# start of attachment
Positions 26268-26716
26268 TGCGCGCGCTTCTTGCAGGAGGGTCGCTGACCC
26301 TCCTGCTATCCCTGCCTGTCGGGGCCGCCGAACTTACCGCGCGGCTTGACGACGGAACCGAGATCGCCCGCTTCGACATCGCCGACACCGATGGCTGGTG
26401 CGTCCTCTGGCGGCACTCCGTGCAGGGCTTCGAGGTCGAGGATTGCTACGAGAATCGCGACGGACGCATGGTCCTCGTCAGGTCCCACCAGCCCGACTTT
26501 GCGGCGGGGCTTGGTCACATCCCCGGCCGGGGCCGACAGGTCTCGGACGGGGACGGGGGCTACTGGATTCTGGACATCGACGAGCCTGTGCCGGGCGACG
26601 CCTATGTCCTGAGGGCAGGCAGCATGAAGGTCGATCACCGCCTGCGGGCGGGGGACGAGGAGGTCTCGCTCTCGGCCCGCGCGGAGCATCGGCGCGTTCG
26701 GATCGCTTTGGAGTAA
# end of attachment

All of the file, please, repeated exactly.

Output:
Positions 26268-26716
26268 TGCGCGCGCTTCTTGCAGGAGGGTCGCTGACCC
26301 TCCTGCTATCCCTGCCTGTCGGGGCCGCCGAACTTACCGCGCGGCTTGACGACGGAACCGAGATCGCCCGCTTCGACATCGCCGACACCGATGGCTGGTG
26401 CGTCCTCTGGCGGCACTCCGTGCAGGGCTTCGAGGTCGAGGATTGCTACGAGAATCGCGACGGACGCATGGTCCTCGTCAGGTCCCACCAGCCCGACTTT
26501 GCGGCGGGGCTTGGTCACATCCCCGGCCGGGGCCGACAGGTCTCGGACGGGGACGGGGGCTACTGGATTCTGGACATCGACGAGCCTGTGCCGGGCGACG
26601 CCTATGTCCTGAGGGCAGGCAGCATGAAGGTCGATCACCGCCTGCGGGCGGGGGACGAGGAGGTCTCGCTCTCGGCCCGCGCGGAGCATCGGCGCGTTCG
26701 GATCGCTTTGGAGTAA